A single diode drop is 0.6 V. So, you can see that making an op amp that works of off 0.9 V might be pretty difficult. Worse yet, at cold temperatures, that single diode drop can get up to 1.2 V. There are parts that do work at 1.2 V, the voltage of a mildly discharged alkaline battery cell.
Along these lines, the LMV951 will not only work at 0.9 V, it will even start working if that voltage is applied (Fig. 1). Texas Instruments application engineer Paul Grohe warned me, “Competitive parts do have issues. They say it will operate down to 0.9 V, but it starts up at 1.1V.”
1. The LMV951 amplifier uses internal charge pumps to boost the power-supply voltage inside the chip. (Courtesy of Texas Instruments)
This means your circuit will keep working if the battery discharges past 1.1 V, but once down there, the circuit will not work if you apply that low voltage. The LMV951 also works at cold temperatures. Grohe told me, “The LMV951 supply and output swing graphs look strong at 0.9 V, and I am not aware of any issues at cold.”
The Trouble with Cold
Always be cognizant of amplifier problems at cold temperatures. Not only do all of the internal diode drop voltages increase, the gm of the transistors goes up, making your circuits more prone to oscillation or ringing. Maxim Integrated offers the MAX4289, a 1-V op amp. To the company’s credit, a chart of minimum supply voltage versus temperature (Fig. 2) is included. At 80°C, the part will work at 0.9 V. However, at −40°C, the part needs 1.15 V to work.
2. The MAX4289 op amp will work at 1 V at room temperature, but the minimum operating voltage is directly proportional to temperature. (Courtesy of Maxim Integrated)
The Dioo DIO2081 will work at 1.2 V—it might even keep working as your battery cell discharges to 0.9 V—but it probably won’t reliably start up at 0.9 V. To Dioo’s credit, the part is rated to −40°C, which is where the higher diode drops start to be a real problem. Since the DIO208x series is ultra-low power, its bandwidth is only 14 kHz. In any event, if you can use it at 1.2 V, be sure to test over the temperature range your design will experience, and make sure the circuits not only work at low voltage, but that they start up at that low voltage.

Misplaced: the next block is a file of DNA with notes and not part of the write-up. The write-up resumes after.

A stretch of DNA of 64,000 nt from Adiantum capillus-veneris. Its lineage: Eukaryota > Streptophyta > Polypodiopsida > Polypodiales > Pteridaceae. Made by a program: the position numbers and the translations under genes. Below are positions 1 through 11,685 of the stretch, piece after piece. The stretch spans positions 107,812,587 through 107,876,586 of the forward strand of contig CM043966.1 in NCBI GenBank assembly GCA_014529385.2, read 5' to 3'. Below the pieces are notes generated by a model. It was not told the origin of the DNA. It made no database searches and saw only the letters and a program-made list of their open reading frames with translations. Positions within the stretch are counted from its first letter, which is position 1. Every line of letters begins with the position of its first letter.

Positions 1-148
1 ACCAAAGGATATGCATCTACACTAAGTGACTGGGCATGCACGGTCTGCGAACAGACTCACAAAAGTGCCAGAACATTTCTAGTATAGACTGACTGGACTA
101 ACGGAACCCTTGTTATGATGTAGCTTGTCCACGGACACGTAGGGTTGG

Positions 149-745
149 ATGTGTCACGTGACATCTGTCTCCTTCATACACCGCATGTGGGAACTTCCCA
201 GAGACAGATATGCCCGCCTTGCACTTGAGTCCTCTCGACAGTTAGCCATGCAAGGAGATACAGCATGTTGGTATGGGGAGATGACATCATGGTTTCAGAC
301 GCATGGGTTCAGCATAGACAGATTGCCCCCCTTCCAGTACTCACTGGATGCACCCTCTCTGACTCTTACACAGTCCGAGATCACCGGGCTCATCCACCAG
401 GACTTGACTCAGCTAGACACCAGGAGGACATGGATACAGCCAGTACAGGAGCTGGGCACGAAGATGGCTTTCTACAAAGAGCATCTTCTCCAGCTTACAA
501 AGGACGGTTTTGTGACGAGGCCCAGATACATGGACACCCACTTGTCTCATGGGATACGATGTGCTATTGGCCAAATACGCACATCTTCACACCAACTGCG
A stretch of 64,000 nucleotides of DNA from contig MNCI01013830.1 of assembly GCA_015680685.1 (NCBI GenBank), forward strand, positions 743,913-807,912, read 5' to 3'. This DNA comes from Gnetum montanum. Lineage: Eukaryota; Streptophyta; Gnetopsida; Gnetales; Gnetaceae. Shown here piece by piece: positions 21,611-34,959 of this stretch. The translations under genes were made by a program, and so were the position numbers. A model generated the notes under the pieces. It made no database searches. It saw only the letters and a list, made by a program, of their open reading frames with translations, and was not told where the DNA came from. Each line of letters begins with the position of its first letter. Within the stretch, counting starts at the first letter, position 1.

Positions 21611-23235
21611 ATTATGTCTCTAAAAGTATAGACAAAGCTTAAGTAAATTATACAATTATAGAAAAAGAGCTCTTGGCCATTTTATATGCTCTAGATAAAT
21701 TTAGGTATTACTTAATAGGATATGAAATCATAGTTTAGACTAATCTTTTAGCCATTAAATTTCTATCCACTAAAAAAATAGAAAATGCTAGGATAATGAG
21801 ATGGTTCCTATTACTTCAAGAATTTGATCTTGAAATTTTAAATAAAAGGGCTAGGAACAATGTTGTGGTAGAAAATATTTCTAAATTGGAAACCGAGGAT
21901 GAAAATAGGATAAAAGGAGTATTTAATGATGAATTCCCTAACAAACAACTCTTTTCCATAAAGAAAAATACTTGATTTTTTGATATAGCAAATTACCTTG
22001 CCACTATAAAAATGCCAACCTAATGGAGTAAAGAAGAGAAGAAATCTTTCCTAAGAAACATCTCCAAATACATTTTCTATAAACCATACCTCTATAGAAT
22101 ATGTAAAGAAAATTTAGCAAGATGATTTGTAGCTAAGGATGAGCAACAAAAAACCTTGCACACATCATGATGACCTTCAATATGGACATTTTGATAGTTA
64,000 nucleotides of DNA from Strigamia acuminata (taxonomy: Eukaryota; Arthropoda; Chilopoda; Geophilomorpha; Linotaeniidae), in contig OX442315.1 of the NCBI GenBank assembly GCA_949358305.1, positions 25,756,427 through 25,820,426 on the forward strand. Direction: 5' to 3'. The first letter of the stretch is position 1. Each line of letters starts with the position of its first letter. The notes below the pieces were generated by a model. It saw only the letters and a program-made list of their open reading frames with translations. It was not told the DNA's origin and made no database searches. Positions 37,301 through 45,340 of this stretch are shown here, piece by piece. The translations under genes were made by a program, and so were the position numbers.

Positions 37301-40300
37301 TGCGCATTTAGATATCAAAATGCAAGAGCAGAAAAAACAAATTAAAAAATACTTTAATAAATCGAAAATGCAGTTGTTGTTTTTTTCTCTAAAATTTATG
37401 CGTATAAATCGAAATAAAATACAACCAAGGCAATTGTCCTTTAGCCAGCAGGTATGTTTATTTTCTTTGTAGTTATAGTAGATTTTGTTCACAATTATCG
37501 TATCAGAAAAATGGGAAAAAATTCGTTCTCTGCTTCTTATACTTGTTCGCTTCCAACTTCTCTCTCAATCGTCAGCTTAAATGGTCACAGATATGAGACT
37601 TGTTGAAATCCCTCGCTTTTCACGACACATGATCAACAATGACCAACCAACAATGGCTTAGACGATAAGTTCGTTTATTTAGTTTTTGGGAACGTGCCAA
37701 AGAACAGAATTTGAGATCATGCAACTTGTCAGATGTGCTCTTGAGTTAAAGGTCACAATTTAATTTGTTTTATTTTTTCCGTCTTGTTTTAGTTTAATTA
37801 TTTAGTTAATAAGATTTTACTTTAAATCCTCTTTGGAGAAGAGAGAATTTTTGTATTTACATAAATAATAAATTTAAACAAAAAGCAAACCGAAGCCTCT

A Clever Input Stage
Another low-voltage part is the ON Semi MC33502 (Fig. 3). It will work at 1 V, and has a respectable gain bandwidth product of 3 to 6 MHz at a 1-V supply voltage. The part achieves rail-to-rail input operation in a similar way to the LMC6482 designed by Don Archer in 1992 while at National Semiconductor. Rather than two input stages, an N-type and a P-type, or rather than using an internal charge pump to operate the input stage at a higher voltage, the MC33502 uses a single pair of NMOS depletion-mode devices. The body biasing of the devices means the input stage will work across the entire power-supply common-mode range.
3. The MC33502 amplifier has a clever input stage that works to very low voltages. (Courtesy of ON Semiconductor)
A downside of this input stage is that the offset voltage will change as the inputs sweep across the transition region. The datasheet notes, “When using the MC33502 at supply voltages of less than 1.2 V, input offset voltage may increase slightly as the input signal swings within approximately 50 mV of the positive supply rail.” The LMV951 has an internal charge pump. Grohe notes, “Besides operation at 0.9 V, it is what we would call a ‘zero crossover’ device. Because there is only one input stage, there is no offset transition region across common mode. Similar zero crossover devices are the OPA365, OPA369, and OPA388.”
A Famous App Note